On the other hand, not all viruses are harmful to human beings. Viruses that infect and replicate in bacteria or known as bacteriophages (phages) are believed to control bacterial populations on this planet. They are distributed in oceans, rivers, soils, animals, insects and places populated by bacteria. These useful viruses were discovered separately by Frederick Twort and Félix d’Hérelle in 1910’s[7], about 50 years earlier before HBV was discovered. They occur in a wide variety of different sizes and shapes with DNA or RNA as their genomes. One may not be aware of phages’ impacts on the global economy and the advancement of science and technology. In fact, they were used widely as anti-bacterial agents in the early and mid-20th century before antibiotics were discovered. Phages also contributed significantly in understanding the fundamentals of DNA replication, transcription, translation, recombination and regulation. Some modification enzymes used in molecular biology, including ligase and RNA polymerase are isolated from these viruses. Phages, such as M13 and lambda, are employed as DNA cloning vectors for protein productions and determination of nucleotide sequences in organisms, including the human being[8].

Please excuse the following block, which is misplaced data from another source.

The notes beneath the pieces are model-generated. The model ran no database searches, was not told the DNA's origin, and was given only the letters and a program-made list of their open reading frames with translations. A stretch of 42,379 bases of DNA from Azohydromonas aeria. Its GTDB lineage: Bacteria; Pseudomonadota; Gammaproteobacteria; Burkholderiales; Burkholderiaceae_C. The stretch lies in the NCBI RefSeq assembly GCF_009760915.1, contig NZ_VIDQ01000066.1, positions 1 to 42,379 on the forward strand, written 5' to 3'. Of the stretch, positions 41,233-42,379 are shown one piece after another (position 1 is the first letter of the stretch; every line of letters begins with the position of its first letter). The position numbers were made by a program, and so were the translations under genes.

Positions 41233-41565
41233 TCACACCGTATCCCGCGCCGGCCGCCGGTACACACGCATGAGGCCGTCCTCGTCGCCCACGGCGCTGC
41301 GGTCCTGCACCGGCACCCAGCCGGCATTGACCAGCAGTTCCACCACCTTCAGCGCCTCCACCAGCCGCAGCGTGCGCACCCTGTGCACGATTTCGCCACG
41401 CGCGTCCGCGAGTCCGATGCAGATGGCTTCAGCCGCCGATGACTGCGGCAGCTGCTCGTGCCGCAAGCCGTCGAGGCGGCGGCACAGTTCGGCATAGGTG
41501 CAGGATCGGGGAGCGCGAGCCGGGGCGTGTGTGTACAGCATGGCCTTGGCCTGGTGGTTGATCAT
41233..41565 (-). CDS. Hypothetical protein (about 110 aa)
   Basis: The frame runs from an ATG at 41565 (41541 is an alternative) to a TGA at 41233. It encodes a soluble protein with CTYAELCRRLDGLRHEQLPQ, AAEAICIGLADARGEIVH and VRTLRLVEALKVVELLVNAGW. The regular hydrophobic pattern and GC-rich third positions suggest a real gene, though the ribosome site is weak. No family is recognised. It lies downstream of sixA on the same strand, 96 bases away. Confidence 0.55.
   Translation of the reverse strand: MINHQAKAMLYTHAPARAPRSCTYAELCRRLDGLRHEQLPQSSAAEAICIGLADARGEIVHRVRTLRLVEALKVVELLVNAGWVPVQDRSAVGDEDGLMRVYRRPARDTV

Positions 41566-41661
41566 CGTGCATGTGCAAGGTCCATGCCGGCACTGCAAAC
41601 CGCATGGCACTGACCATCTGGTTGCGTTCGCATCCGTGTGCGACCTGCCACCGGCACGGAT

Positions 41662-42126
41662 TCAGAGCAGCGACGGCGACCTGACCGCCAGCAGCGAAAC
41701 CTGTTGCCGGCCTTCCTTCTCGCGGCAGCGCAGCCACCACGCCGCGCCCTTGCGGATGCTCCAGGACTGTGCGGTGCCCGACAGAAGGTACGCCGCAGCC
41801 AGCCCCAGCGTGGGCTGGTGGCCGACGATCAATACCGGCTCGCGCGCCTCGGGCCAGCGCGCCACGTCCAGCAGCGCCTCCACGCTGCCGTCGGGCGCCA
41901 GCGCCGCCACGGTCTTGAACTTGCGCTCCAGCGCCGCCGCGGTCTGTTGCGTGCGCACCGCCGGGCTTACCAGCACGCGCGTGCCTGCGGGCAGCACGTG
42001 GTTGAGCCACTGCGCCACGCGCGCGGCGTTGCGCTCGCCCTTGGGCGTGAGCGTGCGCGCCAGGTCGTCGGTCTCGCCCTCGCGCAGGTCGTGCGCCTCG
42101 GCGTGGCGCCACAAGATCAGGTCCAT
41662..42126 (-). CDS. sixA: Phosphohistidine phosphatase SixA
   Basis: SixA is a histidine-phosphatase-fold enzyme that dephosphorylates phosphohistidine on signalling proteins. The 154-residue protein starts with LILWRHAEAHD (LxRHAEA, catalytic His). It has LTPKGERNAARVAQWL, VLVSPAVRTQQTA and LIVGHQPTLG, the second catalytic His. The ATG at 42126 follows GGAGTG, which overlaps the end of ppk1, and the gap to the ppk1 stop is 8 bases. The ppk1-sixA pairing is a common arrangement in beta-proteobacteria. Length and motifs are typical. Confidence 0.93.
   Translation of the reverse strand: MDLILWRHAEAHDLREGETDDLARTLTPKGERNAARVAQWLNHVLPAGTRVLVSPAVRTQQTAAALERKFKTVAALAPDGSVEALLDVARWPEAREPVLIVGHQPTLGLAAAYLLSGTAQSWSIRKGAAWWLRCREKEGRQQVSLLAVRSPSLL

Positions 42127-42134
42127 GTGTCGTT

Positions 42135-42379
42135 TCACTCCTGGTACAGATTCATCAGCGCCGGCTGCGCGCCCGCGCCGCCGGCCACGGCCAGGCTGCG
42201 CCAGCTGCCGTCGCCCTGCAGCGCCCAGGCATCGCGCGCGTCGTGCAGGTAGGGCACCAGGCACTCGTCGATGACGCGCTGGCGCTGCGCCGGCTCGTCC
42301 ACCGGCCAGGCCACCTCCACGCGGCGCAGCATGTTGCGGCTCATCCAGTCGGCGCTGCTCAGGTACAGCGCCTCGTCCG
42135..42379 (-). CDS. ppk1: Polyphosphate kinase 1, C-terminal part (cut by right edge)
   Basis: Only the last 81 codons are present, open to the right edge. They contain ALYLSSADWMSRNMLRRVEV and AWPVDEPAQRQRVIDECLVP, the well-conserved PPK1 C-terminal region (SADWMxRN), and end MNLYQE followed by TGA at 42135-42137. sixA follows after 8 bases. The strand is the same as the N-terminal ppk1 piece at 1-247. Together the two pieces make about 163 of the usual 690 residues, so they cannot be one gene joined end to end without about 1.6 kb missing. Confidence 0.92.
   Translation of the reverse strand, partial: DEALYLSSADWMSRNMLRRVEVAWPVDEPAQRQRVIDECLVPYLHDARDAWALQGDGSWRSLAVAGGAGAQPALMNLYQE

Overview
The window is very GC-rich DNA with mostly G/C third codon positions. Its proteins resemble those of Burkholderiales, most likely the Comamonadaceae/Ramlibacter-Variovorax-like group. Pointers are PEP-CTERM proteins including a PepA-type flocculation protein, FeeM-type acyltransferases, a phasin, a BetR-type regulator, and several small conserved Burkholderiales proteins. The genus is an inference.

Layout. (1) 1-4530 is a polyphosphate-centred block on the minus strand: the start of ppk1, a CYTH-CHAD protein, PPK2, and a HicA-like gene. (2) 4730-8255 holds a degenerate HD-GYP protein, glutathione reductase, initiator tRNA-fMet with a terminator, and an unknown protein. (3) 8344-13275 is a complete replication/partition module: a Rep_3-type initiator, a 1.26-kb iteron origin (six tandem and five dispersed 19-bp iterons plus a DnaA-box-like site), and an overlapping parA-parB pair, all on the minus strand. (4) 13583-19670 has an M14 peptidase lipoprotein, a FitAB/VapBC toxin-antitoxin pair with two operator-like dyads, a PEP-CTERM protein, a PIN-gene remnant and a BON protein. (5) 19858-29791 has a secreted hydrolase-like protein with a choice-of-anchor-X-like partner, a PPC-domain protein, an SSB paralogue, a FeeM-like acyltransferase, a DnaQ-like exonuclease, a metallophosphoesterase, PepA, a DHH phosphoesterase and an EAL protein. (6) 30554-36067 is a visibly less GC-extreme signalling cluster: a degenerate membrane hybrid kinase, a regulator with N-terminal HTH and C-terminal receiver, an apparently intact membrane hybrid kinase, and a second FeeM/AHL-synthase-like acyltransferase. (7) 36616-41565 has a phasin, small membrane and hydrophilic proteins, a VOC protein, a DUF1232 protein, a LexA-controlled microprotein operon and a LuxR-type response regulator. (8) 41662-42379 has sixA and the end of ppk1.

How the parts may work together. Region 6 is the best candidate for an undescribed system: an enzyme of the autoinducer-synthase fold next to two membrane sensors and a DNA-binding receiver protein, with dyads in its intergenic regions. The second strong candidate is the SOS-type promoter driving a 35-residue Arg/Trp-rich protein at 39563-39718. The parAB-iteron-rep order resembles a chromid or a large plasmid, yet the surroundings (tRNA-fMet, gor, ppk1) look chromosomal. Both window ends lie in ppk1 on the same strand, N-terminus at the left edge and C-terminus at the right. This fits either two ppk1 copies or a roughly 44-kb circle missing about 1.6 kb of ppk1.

On June 14, 1985, the Science, published an article by George P. Smith, describing an innovative method to display peptides on a filamentous phage by fusing their coding sequences to the phage’s genome[9]. This article marks the beginning of phage display, so simple that it links a genotype and a phenotype physically in a single phage particle, and so powerful that it allows the amplification of these two elements in billion folds in bacteria. Immediately, phage display ignited a spark of interest among scientists around the world, who incorporated, refined and applied it to almost every field of biological sciences, which include drug discovery, antibody engineering, epitope mapping, vaccine development, gene and drug delivery, development of diagnostic reagents, organ targeting, enzyme technology, protein-protein interactions and protein-DNA interactions. At the time of writing this manuscript, there are more than 20000 scientific articles about phage display on Google Scholar, demonstrating the impact of this method on current global economy, science and technology. Phage display has now developed into one of the most important tools in biological research, and of course it has also been employed extensively to study HBV particularly its innovative applications to control this virus. However, to the best of our knowledge, so far there is no review paper summarizing the applications of phage display on HBV research. Therefore, the main aim of this paper is to provide a comprehensive and critical review on the innovative applications of phage display to combat HBV. In order to achieve this aim, this article is divided into five sections based upon the main strategies that have been used to control and manage HBV.